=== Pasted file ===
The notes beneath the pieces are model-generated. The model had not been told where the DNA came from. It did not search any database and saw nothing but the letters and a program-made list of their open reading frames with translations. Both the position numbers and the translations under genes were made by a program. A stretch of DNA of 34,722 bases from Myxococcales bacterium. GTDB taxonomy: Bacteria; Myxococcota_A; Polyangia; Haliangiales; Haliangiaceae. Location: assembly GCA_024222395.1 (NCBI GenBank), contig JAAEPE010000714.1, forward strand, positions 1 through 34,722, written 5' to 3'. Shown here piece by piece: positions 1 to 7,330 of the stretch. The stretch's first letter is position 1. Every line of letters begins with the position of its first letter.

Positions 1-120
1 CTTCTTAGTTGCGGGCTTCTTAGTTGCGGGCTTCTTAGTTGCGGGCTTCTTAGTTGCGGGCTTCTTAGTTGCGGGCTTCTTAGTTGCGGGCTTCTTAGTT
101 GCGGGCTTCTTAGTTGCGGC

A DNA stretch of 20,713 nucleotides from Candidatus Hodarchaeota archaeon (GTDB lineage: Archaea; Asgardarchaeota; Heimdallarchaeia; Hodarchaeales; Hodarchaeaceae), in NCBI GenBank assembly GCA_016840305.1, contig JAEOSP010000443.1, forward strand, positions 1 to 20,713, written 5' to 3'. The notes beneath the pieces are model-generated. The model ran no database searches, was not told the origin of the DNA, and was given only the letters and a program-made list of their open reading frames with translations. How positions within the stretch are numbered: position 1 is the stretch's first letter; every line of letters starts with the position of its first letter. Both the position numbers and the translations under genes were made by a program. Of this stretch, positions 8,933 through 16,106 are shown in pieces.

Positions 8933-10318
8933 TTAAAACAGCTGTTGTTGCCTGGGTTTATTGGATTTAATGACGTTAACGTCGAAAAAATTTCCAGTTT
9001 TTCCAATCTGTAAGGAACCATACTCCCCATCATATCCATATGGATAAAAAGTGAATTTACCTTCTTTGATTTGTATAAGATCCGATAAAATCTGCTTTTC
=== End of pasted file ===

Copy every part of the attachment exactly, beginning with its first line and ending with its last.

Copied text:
The notes beneath the pieces are model-generated. The model had not been told where the DNA came from. It did not search any database and saw nothing but the letters and a program-made list of their open reading frames with translations. Both the position numbers and the translations under genes were made by a program. A stretch of DNA of 34,722 bases from Myxococcales bacterium. GTDB taxonomy: Bacteria; Myxococcota_A; Polyangia; Haliangiales; Haliangiaceae. Location: assembly GCA_024222395.1 (NCBI GenBank), contig JAAEPE010000714.1, forward strand, positions 1 through 34,722, written 5' to 3'. Shown here piece by piece: positions 1 to 7,330 of the stretch. The stretch's first letter is position 1. Every line of letters begins with the position of its first letter.

Positions 1-120
1 CTTCTTAGTTGCGGGCTTCTTAGTTGCGGGCTTCTTAGTTGCGGGCTTCTTAGTTGCGGGCTTCTTAGTTGCGGGCTTCTTAGTTGCGGGCTTCTTAGTT
101 GCGGGCTTCTTAGTTGCGGC

A DNA stretch of 20,713 nucleotides from Candidatus Hodarchaeota archaeon (GTDB lineage: Archaea; Asgardarchaeota; Heimdallarchaeia; Hodarchaeales; Hodarchaeaceae), in NCBI GenBank assembly GCA_016840305.1, contig JAEOSP010000443.1, forward strand, positions 1 to 20,713, written 5' to 3'. The notes beneath the pieces are model-generated. The model ran no database searches, was not told the origin of the DNA, and was given only the letters and a program-made list of their open reading frames with translations. How positions within the stretch are numbered: position 1 is the stretch's first letter; every line of letters starts with the position of its first letter. Both the position numbers and the translations under genes were made by a program. Of this stretch, positions 8,933 through 16,106 are shown in pieces.

Positions 8933-10318
8933 TTAAAACAGCTGTTGTTGCCTGGGTTTATTGGATTTAATGACGTTAACGTCGAAAAAATTTCCAGTTT
9001 TTCCAATCTGTAAGGAACCATACTCCCCATCATATCCATATGGATAAAAAGTGAATTTACCTTCTTTGATTTGTATAAGATCCGATAAAATCTGCTTTTC